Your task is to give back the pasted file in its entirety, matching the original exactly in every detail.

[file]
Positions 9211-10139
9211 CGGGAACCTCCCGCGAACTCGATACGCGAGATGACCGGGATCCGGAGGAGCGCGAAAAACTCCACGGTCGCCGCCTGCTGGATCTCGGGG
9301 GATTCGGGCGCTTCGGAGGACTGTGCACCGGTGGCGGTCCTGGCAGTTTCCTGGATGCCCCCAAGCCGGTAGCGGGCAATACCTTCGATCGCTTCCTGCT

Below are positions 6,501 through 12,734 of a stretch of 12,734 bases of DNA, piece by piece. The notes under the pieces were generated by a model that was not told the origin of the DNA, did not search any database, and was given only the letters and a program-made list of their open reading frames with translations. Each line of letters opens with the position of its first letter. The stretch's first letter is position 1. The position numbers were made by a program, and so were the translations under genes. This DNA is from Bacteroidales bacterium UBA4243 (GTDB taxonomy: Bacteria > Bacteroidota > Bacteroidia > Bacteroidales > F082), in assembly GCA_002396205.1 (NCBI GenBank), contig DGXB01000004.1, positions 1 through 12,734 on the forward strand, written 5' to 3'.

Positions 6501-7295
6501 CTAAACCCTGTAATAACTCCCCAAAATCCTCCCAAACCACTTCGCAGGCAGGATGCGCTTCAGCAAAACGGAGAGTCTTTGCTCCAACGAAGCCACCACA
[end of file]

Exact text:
Positions 9211-10139
9211 CGGGAACCTCCCGCGAACTCGATACGCGAGATGACCGGGATCCGGAGGAGCGCGAAAAACTCCACGGTCGCCGCCTGCTGGATCTCGGGG
9301 GATTCGGGCGCTTCGGAGGACTGTGCACCGGTGGCGGTCCTGGCAGTTTCCTGGATGCCCCCAAGCCGGTAGCGGGCAATACCTTCGATCGCTTCCTGCT

Below are positions 6,501 through 12,734 of a stretch of 12,734 bases of DNA, piece by piece. The notes under the pieces were generated by a model that was not told the origin of the DNA, did not search any database, and was given only the letters and a program-made list of their open reading frames with translations. Each line of letters opens with the position of its first letter. The stretch's first letter is position 1. The position numbers were made by a program, and so were the translations under genes. This DNA is from Bacteroidales bacterium UBA4243 (GTDB taxonomy: Bacteria > Bacteroidota > Bacteroidia > Bacteroidales > F082), in assembly GCA_002396205.1 (NCBI GenBank), contig DGXB01000004.1, positions 1 through 12,734 on the forward strand, written 5' to 3'.

Positions 6501-7295
6501 CTAAACCCTGTAATAACTCCCCAAAATCCTCCCAAACCACTTCGCAGGCAGGATGCGCTTCAGCAAAACGGAGAGTCTTTGCTCCAACGAAGCCACCACA